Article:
Many controlled plants must be moved from one control state to another control state in a stepwise fashion. For example, a stepping motor moves by stepping in controlled increments and cannot be arbitrarily moved from a first shaft position to a second shaft position without stepping through all shaft positions in between the first shaft position and the second shaft position. Prior art control systems based on soft computing with genetic analyzer are not necessarily well suited for plants that must be changed or controlled in a stepwise fashion, in part because of the operation of the genetic analyzer. The chromosomes of a genetic analyzer are typically coded with the values of one or more control parameters used to control the plant. The genetic optimizer finds new control parameters without regard to the value of the previous control parameters or the constraints imposed by the plant in moving from the previous control parameters to the new control parameters.
SUMMARY

[0010]
The present invention solves these and other problems by providing a genetic analyzer based on discrete constraints. In one embodiment, a Genetic Algorithm with stepcoded chromosomes is used to develop a teaching signal that provides good control qualities for a controller with discrete constraints, such as, for example, a stepconstrained controller. The stepcoded chromosomes are chromosomes where at least a portion of the chromosome is constrained to a stepwise alphabet. The stepcoded chromosome can also have portion which are position coded (i.e., coded in a relatively more continuous manner that is not stepwise constrained).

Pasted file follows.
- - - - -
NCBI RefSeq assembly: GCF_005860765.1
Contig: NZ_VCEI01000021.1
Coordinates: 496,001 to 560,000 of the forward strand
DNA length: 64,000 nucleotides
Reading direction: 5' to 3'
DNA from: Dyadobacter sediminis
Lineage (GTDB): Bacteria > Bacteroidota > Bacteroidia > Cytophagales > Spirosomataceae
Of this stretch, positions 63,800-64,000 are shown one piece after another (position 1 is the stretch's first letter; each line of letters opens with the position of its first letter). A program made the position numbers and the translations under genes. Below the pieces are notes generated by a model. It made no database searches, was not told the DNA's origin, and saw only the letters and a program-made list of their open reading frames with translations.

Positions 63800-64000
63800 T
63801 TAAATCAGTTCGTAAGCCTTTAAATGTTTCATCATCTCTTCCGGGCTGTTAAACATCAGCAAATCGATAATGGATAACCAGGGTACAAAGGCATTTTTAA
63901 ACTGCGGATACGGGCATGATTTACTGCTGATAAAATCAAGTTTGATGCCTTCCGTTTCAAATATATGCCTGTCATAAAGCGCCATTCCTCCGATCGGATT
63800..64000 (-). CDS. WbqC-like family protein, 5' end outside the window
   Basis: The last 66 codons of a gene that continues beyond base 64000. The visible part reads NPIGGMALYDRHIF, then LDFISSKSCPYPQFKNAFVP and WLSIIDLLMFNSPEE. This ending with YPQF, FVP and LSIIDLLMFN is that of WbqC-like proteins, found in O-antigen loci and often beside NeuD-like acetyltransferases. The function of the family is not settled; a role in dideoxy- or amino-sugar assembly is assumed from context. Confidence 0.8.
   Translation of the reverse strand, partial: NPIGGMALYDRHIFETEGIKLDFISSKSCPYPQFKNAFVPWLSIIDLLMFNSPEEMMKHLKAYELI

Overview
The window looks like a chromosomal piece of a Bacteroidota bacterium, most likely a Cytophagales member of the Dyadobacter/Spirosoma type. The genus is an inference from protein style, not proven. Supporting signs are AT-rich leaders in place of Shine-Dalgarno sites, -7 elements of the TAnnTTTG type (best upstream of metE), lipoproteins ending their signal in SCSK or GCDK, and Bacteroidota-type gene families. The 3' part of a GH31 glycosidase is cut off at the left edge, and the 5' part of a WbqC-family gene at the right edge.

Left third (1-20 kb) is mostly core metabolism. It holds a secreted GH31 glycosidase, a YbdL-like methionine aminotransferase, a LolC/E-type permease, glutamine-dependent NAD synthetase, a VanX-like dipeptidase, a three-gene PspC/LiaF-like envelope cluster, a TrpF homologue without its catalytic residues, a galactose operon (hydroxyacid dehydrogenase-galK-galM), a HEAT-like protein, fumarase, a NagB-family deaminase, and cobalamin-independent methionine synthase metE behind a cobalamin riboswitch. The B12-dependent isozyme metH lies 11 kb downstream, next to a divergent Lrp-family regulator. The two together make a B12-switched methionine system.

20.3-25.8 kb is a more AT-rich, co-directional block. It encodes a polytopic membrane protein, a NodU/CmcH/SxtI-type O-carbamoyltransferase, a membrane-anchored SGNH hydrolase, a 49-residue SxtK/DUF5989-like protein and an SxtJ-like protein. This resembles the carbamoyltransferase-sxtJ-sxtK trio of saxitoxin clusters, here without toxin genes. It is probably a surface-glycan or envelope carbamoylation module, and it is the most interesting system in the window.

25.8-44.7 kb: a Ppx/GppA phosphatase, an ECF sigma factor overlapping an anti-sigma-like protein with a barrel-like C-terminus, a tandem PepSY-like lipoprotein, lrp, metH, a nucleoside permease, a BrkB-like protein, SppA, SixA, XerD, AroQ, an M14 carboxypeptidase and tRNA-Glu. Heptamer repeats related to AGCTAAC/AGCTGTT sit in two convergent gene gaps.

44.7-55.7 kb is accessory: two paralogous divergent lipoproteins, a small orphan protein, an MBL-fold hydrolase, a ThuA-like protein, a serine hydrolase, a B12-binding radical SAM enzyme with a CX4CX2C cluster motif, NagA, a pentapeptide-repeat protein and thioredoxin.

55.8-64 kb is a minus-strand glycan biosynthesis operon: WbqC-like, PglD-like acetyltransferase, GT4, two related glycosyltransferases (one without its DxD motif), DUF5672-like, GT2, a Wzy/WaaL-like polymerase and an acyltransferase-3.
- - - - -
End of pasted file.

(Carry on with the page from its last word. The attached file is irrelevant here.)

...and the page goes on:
[0011]
In one embodiment, the control system uses a fitness (performance) function that is based on the physical laws of minimum entropy. In one embodiment, the genetic analyzer is used in an offline mode to develop a teaching signal for a fuzzy logic classifier system that develops a knowledge base. The teaching signal can be approximated online by a fuzzy controller that operates using knowledge from the knowledge base. The control system can be used to control complex plants described by nonlinear, unstable, dissipative models. In one embodiment, the stepconstrained control system is configured to control stepping motors, stepwise actuators, or other stepconstrained systems.